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Men's Support for Sexual and Reproductive Health

Men, who are more likely than women to be literate and to have better access to information, are often in a better position than women to inform themselves about reproductive health. They lack interest, however, because reproductive health — including everything to do with contraception, pregnancy, childbirth and STDs — is considered to be a woman's concern. "Real men" do not concern themselves with such matters. (Even if they acquire an infection, a woman is blamed, and sometimes a woman is seen as the "cure". The belief that sex with a virgin can cure AIDS is responsible for an unknown number of infections among young women.)

This can be changed. With the correct timing and approach, informing men about reproductive health, maternity and child care leads to more support for safe pregnancy and delivery and breastfeeding.13 A successful project in Egypt has demonstrated that men are eager to know what they can do to help their wives after a miscarriage, and are willing to learn about reproductive health.14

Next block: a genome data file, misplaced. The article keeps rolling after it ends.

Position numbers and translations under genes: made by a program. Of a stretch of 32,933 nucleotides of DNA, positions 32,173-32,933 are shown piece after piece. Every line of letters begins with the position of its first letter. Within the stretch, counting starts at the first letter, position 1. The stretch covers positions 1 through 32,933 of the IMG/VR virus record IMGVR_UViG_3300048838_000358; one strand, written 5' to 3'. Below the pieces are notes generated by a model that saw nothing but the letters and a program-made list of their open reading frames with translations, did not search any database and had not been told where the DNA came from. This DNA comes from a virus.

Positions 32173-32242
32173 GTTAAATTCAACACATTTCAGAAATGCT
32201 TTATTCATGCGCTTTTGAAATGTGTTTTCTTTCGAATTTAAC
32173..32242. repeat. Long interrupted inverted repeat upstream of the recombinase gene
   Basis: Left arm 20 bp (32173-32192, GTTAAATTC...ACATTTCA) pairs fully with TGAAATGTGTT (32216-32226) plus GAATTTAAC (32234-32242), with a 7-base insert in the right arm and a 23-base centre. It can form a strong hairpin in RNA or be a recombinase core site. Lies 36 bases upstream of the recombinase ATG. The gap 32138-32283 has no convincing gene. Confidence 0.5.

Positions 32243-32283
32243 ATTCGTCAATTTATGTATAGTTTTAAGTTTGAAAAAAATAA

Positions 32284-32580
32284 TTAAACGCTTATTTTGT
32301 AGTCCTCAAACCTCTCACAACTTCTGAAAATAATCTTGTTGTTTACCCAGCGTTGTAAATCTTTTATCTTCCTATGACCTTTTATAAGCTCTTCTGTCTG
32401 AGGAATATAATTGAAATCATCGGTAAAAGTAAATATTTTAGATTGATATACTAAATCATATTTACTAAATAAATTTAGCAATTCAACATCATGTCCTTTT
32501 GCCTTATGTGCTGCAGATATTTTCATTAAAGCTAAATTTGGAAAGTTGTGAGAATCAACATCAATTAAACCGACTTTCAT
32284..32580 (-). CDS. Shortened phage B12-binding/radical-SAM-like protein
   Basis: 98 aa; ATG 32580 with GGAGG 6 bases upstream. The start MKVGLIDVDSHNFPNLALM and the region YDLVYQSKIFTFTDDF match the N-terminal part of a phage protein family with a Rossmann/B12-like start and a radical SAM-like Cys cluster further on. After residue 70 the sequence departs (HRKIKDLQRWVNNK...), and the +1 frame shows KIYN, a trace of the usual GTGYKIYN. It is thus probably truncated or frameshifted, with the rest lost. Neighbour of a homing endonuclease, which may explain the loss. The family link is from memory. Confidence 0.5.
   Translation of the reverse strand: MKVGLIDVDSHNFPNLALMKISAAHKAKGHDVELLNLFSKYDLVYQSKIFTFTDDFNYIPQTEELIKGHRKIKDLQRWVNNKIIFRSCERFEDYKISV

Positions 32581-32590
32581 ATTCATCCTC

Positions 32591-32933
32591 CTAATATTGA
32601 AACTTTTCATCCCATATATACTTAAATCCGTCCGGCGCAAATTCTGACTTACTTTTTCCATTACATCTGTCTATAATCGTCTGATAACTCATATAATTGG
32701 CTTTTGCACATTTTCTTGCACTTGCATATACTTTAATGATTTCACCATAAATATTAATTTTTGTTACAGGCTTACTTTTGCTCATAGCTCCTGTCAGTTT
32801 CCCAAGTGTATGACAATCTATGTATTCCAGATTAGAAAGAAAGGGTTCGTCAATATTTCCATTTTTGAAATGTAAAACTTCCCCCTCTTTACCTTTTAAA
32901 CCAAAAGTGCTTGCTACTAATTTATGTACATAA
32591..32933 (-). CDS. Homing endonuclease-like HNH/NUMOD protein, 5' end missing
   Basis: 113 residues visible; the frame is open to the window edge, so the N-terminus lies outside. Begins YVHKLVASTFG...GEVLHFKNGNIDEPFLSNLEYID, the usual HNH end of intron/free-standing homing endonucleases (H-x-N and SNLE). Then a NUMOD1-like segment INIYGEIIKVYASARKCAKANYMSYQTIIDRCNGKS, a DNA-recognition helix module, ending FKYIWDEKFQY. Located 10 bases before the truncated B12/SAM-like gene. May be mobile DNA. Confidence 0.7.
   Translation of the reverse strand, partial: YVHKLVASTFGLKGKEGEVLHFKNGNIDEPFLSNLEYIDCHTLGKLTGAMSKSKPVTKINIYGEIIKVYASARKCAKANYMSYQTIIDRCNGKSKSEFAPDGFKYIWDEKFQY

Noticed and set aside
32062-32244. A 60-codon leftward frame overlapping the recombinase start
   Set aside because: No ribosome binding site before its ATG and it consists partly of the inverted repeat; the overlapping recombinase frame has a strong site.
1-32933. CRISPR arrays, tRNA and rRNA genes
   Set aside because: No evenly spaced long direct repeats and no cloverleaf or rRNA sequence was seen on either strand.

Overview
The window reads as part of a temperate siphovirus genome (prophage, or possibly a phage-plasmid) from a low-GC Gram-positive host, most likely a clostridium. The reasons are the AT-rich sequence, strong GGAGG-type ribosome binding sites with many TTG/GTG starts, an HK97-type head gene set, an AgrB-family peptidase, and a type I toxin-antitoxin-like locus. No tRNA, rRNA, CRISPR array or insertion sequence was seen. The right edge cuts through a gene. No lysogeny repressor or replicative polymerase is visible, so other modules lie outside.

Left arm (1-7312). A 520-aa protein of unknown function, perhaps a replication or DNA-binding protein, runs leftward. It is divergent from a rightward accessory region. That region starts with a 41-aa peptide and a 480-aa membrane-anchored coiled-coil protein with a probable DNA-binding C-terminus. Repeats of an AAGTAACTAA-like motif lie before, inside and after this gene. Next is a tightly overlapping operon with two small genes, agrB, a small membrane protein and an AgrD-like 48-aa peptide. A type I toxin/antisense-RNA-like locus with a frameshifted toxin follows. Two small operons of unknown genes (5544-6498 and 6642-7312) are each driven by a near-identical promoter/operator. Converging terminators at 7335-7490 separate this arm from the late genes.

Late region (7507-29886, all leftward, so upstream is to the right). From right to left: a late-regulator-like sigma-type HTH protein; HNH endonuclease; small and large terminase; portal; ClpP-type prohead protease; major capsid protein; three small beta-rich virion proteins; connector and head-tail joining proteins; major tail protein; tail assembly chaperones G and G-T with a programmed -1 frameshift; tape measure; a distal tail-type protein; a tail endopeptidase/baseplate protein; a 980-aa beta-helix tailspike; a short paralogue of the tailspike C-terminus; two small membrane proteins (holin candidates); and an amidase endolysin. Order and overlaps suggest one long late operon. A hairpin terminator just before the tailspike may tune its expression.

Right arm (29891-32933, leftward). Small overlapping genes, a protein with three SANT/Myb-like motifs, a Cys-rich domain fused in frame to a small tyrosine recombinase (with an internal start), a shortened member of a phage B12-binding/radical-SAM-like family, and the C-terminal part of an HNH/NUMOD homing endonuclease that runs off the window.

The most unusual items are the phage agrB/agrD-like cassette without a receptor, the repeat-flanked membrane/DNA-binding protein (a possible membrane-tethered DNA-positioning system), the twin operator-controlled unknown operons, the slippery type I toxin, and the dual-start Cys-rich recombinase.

Dr. Leela Visaria, long active in reproductive health policy in India, concludes that "research needs to go beyond estimations of incidence and prevalence and probe into power relations between partners", including the negotiation and decision-making process.15

Various efforts have been made to increase men's interest in their own and their partners' reproductive health. Community-based approaches have addressed a range of concerns. Programmes have worked with groups of men, creating opportunities for easier communication. Traditional authorities have been enlisted to motivate men. Better ways for men to find accurate information have been created.

Lessons from India

Several projects in India demonstrate some generally valid points about securing men's involvement in reproductive health issues.16

Men and women often perceive reproductive health issues differently. Among married adolescent couples interviewed in one study,17 the men described the positive effects of marriage on their daily lives, and indicated they believed their wives shared their opinion. Wives had a more mixed assessment of marriage, as they adjusted to the burden of their multiple responsibilities.